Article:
(From Center of Concern Education for Justice)

Reflection from Pope Benedict XVI's Encyclical, Caritas in Veritate

"The principal new feature has been the explosion of worldwide interdependence, commonly known as globalization. Paul VI had partially foreseen it, but the ferocious pace at which it has evolved could not have been anticipated. Originating within economically developed countries, this process by its nature has spread to include all economies. It has been the principal driving force behind the emergence from underdevelopment of whole regions, and in itself it represents a great opportunity. Nevertheless, without the guidance of charity in truth, this global force could cause unprecedented damage and create new divisions within the human family. Hence charity and truth confront us with an altogether new and creative challenge, one that is certainly vast and complex. It is about broadening the scope of reason and making it capable of knowing and directing these powerful new forces, animating them within the perspective of that 'civilization of love' whose seed God has planted in every people, in every culture." (par. 33, b)

Some important date(s) this week:

FRIDAY, MARCH 28. Bishop Murry will announce the outcomes of the parish planning process.

Reconfiguration of the Diocese Prayer

Most loving God, we turn to you
as we face reconfiguration of our parishes
and new possibilities for ministry

We are grateful for the many ways our churches
have served us through the years.

Help us to see beyond ourselves, beyond our existing parishes
to the present and future needs of our broader Catholic Community

Empower us to speak confident words of hope and optimism,
trusting that the coming reconfiguration within our diocese
will enable us to face the future with renewed confidence.

We make this prayer through Christ our Lord. Amen


The Bishop's Annual Appeal for Catholic Charities and Church is in full swing. Please consider donating. Visit This year, Catholic Charities is celebrating 100 years of providing help and creating hope in the United States.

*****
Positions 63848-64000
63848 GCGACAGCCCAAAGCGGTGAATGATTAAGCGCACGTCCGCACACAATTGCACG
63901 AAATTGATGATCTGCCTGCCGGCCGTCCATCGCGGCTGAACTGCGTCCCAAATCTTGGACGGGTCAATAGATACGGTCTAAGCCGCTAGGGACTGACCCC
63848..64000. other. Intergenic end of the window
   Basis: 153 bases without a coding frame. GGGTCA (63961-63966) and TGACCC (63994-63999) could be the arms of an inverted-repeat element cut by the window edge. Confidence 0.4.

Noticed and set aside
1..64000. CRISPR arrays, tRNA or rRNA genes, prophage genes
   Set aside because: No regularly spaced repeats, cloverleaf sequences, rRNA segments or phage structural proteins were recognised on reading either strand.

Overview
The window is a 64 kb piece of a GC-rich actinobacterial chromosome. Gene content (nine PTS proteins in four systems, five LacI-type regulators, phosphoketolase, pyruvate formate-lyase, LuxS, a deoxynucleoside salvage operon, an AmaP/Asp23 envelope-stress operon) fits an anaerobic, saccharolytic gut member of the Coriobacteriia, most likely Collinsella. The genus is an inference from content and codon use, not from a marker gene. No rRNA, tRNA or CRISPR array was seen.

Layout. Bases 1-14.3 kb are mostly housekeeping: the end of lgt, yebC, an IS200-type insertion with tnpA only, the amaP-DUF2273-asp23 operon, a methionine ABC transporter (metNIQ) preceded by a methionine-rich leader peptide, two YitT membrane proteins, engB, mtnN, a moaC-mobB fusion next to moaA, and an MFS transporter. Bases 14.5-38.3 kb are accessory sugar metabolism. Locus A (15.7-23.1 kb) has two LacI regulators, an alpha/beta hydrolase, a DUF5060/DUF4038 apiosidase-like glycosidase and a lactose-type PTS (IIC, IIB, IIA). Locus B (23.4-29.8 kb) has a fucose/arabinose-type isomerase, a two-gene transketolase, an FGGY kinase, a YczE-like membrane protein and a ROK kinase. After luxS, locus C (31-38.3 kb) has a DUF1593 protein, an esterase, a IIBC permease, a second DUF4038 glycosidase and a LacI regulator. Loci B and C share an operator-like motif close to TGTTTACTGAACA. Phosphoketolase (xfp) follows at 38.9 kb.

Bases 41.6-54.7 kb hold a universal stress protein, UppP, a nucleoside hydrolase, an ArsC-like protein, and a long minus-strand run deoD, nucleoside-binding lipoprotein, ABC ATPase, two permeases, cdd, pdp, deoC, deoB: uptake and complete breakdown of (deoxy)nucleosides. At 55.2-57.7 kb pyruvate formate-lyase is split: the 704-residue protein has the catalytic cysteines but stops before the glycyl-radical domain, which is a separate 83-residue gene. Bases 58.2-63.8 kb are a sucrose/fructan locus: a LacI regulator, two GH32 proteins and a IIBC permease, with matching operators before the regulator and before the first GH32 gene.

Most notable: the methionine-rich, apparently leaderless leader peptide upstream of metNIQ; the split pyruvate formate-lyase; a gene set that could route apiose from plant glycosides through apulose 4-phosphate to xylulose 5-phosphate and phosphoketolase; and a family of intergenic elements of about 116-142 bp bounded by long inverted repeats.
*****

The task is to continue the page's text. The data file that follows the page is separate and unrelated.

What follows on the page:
In 2009, a total of 312 volunteers provided 13,716 hours of service to Catholic Charities. Do you have time to share your gifts as given by the Spirit? For more information, contact the Catholic Charities agency nearest you or visit our website for volunteer opportunities at

Reflection: Pray for all those touched by our difficult economic times. You may even be praying for yourself!

Prayer Intention: That all will have been affected by our economic decline may find hope in these tough times.


Human Trafficking
General: That the shameful and monstrous commerce in human beings, which sadly involves millions of women and children, may be ended.

Priests, Religious and Committed Lay People
Missionary: That ordained ministers, religious women and men, and lay people involved in apostolic work may understand how to infuse missionary enthusiasm into the communities entrusted to their care.

Corporal Works of Mercy: The seven practices of charity toward our neighbor
Feed the hungry
Give drink to the thirsty
Clothe the naked
Shelter the homeless
Visit the sick
Visit those in prison
Bury the dead

Note: Please consider joining our
for current updates and calls to action that we can all use.

See our website at for links to the our ministries and services.
For more information on Catholic Social Doctrine and its connection to our ministries, visit my blog at: